HAVE a problem with our apple trees. We bought a property which
already had two old apple trees. The apple trees had already flowered
when we moved in, and within a short space of time it became apparent
that they weren't in the best condition, with only one tree bearing
one apple of poor quality. In August, I pruned the tree back lightly,
in hopes of obtaining more growth. But I'm wondering if I should
I have given it a harder prune. I should also mention that we have
poplars which are only within a few metres of the trees. Someone
recently said that these leach all the nutrients from the soil and
should not be planted within 30m of fruit trees. Are the apple trees
resurrectable or should we give up the fight?
poplars will certainly compete aggressively with your apple trees
for water and nutrients and will probably shade them also. Any watering
and feeding you do to the apple tress will also benefit the poplars.
If you can't get rid
of the poplars I suggest you plant some more apple trees as far
away from them as possible. But don't give up on the old ones just
yet - give them another year or two.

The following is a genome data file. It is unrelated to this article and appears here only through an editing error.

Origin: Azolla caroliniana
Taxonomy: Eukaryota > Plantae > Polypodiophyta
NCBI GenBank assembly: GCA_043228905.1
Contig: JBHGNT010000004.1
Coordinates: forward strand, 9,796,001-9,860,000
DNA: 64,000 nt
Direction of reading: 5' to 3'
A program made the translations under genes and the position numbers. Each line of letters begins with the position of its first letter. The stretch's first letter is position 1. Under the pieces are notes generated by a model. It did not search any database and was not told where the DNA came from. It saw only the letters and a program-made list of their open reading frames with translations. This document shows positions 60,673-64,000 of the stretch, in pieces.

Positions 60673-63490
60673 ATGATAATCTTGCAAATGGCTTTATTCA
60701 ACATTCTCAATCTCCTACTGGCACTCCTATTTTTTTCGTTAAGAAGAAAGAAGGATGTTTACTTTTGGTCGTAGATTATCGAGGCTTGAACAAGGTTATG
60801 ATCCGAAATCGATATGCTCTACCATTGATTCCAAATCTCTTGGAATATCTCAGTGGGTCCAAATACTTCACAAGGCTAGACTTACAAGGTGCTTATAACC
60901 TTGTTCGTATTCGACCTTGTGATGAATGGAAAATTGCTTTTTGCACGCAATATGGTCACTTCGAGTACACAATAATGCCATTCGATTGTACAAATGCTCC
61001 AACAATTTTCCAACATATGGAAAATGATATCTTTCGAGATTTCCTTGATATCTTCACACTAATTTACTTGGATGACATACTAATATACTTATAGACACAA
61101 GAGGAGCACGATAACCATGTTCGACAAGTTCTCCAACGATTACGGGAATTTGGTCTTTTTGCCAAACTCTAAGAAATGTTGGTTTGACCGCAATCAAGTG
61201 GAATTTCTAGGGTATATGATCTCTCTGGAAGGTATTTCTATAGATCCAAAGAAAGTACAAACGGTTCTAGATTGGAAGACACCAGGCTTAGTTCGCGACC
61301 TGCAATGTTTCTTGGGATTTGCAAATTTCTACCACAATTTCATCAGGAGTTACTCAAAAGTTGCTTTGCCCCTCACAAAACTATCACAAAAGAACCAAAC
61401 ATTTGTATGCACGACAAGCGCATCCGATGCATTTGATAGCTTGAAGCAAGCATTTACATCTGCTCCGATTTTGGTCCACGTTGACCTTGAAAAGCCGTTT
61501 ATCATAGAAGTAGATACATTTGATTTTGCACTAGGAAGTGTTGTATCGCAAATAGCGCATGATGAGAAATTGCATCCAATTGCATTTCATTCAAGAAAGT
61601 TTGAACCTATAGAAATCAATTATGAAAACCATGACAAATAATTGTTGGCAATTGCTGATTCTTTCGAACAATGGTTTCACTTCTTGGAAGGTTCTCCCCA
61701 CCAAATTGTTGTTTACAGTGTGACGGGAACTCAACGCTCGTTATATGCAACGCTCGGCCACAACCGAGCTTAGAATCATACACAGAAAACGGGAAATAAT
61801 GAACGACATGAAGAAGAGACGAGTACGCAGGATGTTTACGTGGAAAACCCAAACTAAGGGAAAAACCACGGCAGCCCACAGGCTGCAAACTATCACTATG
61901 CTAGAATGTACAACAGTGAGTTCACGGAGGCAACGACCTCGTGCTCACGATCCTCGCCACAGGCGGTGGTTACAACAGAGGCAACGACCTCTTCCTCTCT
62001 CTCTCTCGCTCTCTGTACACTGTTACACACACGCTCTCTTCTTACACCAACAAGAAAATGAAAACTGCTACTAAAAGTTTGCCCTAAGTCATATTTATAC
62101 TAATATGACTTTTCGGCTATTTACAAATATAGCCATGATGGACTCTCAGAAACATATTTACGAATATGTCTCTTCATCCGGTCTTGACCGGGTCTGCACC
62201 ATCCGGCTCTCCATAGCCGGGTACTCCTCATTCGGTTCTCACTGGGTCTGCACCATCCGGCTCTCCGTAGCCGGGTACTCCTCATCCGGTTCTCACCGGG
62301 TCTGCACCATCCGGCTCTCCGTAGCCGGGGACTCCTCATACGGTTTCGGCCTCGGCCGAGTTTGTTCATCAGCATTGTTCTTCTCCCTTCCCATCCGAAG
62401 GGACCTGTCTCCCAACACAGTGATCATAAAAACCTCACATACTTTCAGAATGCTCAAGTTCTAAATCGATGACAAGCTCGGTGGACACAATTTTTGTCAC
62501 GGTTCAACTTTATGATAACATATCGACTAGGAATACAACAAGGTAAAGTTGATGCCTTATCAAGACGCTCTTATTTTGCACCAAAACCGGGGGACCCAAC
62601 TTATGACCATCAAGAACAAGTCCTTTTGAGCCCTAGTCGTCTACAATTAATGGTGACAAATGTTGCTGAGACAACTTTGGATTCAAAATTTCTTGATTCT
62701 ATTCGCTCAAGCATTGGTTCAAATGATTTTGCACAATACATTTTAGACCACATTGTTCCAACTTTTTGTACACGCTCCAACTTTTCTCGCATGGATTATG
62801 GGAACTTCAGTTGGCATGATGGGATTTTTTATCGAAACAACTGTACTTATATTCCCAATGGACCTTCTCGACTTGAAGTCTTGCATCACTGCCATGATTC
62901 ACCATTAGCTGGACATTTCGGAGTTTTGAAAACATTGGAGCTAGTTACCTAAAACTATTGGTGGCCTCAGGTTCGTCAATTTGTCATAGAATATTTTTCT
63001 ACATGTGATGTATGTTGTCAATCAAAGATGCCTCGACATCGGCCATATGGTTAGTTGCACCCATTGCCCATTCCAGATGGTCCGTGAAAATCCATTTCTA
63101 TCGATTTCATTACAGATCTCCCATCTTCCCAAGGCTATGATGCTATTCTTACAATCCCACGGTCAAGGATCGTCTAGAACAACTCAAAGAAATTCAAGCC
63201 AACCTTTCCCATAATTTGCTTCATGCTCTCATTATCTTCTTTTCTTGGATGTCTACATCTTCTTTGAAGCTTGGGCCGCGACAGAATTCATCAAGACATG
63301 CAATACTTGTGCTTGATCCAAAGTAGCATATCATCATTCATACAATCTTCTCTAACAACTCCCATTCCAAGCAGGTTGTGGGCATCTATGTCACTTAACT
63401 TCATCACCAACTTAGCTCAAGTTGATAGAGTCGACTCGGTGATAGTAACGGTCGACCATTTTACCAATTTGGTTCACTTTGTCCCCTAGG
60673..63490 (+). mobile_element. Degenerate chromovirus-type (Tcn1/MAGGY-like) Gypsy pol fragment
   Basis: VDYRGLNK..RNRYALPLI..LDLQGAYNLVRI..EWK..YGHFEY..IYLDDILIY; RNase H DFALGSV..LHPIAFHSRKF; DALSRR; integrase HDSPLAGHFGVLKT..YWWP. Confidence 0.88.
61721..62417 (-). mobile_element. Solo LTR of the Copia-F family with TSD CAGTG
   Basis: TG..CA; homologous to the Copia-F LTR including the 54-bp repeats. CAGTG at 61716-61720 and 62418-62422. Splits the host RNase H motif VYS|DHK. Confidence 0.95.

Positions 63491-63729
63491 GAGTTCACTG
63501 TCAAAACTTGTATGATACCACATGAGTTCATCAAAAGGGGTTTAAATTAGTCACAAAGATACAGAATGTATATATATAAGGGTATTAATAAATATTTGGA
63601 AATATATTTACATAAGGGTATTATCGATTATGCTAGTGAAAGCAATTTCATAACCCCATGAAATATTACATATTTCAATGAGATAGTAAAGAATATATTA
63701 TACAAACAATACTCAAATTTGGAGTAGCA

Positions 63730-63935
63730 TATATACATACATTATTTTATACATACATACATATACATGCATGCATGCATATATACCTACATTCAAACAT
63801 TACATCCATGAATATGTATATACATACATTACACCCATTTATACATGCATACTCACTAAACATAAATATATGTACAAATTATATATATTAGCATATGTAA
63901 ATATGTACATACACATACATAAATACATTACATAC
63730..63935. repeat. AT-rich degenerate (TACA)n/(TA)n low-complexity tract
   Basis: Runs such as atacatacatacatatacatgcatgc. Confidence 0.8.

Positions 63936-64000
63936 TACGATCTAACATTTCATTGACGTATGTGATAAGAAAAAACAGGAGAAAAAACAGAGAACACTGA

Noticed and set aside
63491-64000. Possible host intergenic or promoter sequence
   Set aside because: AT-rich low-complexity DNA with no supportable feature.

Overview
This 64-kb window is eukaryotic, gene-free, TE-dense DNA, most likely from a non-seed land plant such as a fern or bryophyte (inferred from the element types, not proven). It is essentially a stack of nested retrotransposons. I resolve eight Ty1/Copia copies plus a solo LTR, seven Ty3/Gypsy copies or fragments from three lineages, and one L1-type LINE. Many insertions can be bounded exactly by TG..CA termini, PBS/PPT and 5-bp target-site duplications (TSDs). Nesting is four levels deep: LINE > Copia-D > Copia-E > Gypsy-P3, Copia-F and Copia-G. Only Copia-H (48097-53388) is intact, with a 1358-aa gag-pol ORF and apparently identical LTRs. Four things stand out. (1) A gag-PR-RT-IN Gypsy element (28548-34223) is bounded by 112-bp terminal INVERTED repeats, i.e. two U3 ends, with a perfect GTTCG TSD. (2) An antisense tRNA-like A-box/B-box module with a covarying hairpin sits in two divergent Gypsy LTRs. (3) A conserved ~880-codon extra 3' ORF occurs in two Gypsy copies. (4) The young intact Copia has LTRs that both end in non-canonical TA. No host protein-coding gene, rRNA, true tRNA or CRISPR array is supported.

Don't worry about pruning
the apple trees until this summer has passed, but if practicable
cut the poplars back to let as much light into the apples as possible.
Observe how well the
apple trees flower this spring and whether the number of fruit produced
is in proportion to the number of flowers. If they flower well but
produce few fruit then you may have a pollination problem, which
could be the result of cold spring weather affecting bee activity
or few bees in the area. Or it could be there is no suitable pollinating
apple variety in the near vicinity. Most apples need to be pollinated
with pollen from another variety of apple to produce good crops
of fruit. See what happens this season and get back to me in autumn
for further advice.
Gardener, Issue 158, 2004, Page 26
Reproduced with permission from the former Weekend Gardener magazine. The views expressed here are not necessarily those of the RNZIH.